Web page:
A few questions here. Did they ever offer Washington over-slot money? Did he tell them before the draft he wasn't seeking over-slot money? Did the scout who talked with Washington not do his homework? Or did he decide after he was drafted he wanted more money? The complicating factor with Washington is his injured shoulder. The apparent reason Friedman was able to declare talks dead this afternoon was because they would run him through a physical before deciding what kind of money to offer. Now I don't know if Boras dragged his feet on this, but it seems like they should have been able to get a physical done in time to negotiate until the final hour.
With regards to 2nd rounder Kenny Diekroeger, I'm even more confused. Before the draft, he told a newspaper he was "definitely going to Stanford." He was a good student whose family is pretty well-off(meaning the money may not have been a huge factor) with a scholarship to Stanford, a notoriously tough place to sign high schoolers away from. Realistically, he was never more than a 50/50 shot to sign, and even that's pushing it. That's a pretty big risk to take with your second round pick, even with compensation, since in all likelihood you're getting worse talent with the comp pick.
The other thing here is that 15th rounder Pierce Johnson and 20th rounder Dylan Floro didn't sign. Now, I don't know what kind of money either was asking for, but once it became evident that Washington and Diekroeger weren't going to sign, couldn't the Rays have taken some money they had set aside for those two and offered it to one of Johnson/Floro(or 10th rounder Derek Dennis, but he was never a serious candidate to sign). Last season, the Rays spent over 7.5 million dollars on Tim Beckham and Kyle Lobstein alone. This year, they barely spent half of that on the entire draft. Obviously Beckham commanded a large bonus being taken #1 overall, but if they investing 6.15 in just him, couldn't they invest that same kind of money to sign a whole group of players: Glaesmann, Bailey, Malm, James, Johnson, Floro?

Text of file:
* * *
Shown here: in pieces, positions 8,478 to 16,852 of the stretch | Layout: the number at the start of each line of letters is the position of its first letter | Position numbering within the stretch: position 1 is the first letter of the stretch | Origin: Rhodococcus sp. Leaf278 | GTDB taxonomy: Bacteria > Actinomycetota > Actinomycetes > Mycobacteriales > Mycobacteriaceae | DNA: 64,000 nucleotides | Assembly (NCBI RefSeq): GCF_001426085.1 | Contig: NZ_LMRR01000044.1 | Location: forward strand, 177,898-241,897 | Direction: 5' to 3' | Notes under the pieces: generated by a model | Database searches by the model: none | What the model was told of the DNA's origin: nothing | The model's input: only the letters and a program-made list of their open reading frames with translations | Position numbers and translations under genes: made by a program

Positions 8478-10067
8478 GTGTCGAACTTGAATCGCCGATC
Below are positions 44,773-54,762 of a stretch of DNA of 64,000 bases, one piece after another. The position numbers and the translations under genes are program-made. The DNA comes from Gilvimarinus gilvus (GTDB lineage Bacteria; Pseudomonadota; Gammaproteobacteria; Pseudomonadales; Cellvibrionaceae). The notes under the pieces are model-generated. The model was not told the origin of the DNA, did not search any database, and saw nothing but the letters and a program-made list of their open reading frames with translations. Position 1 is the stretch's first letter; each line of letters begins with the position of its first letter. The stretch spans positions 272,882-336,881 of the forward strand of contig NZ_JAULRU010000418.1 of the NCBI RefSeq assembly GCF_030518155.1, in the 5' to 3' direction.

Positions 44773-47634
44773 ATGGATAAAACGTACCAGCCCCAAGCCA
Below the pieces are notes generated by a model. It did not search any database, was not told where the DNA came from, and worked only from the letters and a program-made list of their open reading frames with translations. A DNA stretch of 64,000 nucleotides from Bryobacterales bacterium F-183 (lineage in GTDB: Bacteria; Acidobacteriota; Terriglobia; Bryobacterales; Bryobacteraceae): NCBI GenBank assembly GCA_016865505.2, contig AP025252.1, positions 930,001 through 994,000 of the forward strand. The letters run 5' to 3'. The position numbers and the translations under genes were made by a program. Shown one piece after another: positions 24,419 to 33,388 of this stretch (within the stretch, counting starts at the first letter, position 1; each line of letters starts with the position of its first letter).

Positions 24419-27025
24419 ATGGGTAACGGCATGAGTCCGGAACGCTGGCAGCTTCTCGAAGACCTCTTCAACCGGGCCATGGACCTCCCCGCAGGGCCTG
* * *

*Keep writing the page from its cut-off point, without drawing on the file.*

It's not a system-killer that the Rays didn't sign Washington or Diekroeger. Quite frankly I think Bailey/Malm/Glaesmann may be the better prospects anyway. But it certainly hurts, and for a team like the Rays, it's imperative that they get the most out of the draft. Last year, the Yankees failed to sign their top two picks. But they 1) have a boatload of money, so could draft a high-ceiling guy(Slade Heathcott) and pay him whatever it took with the compensation picks and 2) knew they would be active in free agency, so the comp picks were their only picks in those two rounds. The Rays don't have those luxuries. They won't be getting comparable talent with their extra picks next season, and merely having extra picks to pay could hurt the rest of the class they draft. That's why failing to get deals done hurts.
[Quick Update] This article says that 20th rounder Dylan Floro wanted 450,000 and the Rays only offered 280,000. Assuming that Pierce Johnson was in a similar spot, I'm extremely disappointed the Rays didn't spend an extra 350,000 or so to bring in two more players, especially considering Floro was a possible supplemental 1st rounder/2nd rounder entering the season.
Agree Kevin, nice summary.ReplyDelete
Something kind of odd I saw here: http://sports.honoluluadvertiser.com/article/20090818/SPORTS0206/908180329&template=UHSports/UH+recruit+turns+pro
"Kapolei graduate Kalani Brackenridge did not sign with the Tampa Bay Rays, who picked him in the 44th round as an infielder. Though he signed a letter of intent to play football at UH, he said last night he has decided to forego the sport to concentrate on baseball at the collegiate level, but hasn't determined where he will play at yet."